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The development of video resources to complement Musical Futures teacher development workshops marked a new departure for the organisation when they were first introduced as part of Just Play. Although it isn't the first time that Musical Futures has provided resources to support our approaches, (see Musical Futures UK 'transition project' and Find Your Voice), the video play alongs were originally inspired by the work of Little Kids Rock. Our visit to take part in their workshops and to visit schools showed us how these were a great tool to support teachers and students with first access for popular music education. They help to get students playing together, provide a safety net for students and teachers to experiment with whole class music making and allow students to self-differentiate, ie everyone can take part, regardless of prior musical experience. If you haven't seen the play along videos, this video provides a useful overview of what's involved and how these resources work.
The inclusion of play along videos as part of Just Play had the following aims:
Feedback from teachers has been incredibly positive with regard to the resources and how they help to get all their students playing, skilling them up through playing and learning as they play.
But once they can play what next? Wait for Musical Futures to make and share the next play along? Make your own? Or explore how play alongs are just the start when it comes to getting a little deeper into the real-world approaches that Musical Futures is built on, whilst balancing the need to deliver the depth and breadth of content, knowledge and skills that is surely essential to a 'music education'?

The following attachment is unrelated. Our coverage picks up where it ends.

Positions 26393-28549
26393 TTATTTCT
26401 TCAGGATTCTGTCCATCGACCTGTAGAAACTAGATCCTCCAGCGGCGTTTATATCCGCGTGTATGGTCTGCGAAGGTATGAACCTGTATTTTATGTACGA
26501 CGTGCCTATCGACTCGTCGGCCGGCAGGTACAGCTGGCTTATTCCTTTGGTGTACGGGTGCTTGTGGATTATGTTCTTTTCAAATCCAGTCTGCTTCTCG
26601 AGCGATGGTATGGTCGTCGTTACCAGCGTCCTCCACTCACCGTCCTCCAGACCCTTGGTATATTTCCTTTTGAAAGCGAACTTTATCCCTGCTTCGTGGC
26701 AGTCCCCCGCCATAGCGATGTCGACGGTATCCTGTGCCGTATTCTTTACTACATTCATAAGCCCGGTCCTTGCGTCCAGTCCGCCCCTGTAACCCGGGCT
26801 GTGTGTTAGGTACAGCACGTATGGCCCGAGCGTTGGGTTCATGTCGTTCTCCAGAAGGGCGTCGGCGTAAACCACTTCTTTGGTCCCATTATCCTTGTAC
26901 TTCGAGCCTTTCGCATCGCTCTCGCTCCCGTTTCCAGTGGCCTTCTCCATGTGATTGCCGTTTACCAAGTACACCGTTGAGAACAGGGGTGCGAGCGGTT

Just Play, Non-Formal Teaching and Informal Learning
At The Big Gig teacher conference, my session looked at moving on from play alongs and into informal learning and non-formal teaching, the approaches to learning and teaching music that are the heart and soul of Musical Futures.
We started by playing a song together along with a video play along. The song I chose simply repeated 4 chords throughout and the video consisted of a simple bass line, a suggested comping rhythm that fitted with the original track and as experienced musicians and teachers, delegates could play it easily. Too easily. Some people started to look bored, the performance lacked energy and didn't do justice to the quality of the musicianship in the room. Whilst some players embellished their lines slightly, most just played what was instructed in the visual cues in the video.
We then reflected on the experience starting by looking at the 3 core strands of Musical Futures, (recently revamped with help from Emily Wilson, PHD student from MGSE). The focus was on understanding the pedagogy that underpins each strand, the role of the teacher in each of these approaches and to put Just Play, the play alongs and what we had just done as a group into the wider context of Musical Futures.
Playing along, musical knowledge and the 5 principles of informal learning
Next we explored the balance between musical skills and knowledge in the context of the diagram above.
There are many papers and chapters that explore what musical knowledge is and how it manifests in various approaches to music education in different contexts. For the purposes of this session, I borrowed a slide from the recent webinar led by Gary Spruce for the MF international teacher community where Gary shared the descriptions below of different musical knowledge types.
This is a great starting point to reflect on what students are actually learning when they engage with a play along. If Just Play is to build foundational musical skills and engage students with music through playing, how can other aspects of Musical Futures (and other approaches) help to move students towards a deeper understanding of what/why/how they are playing and engaging with music and where this could lead?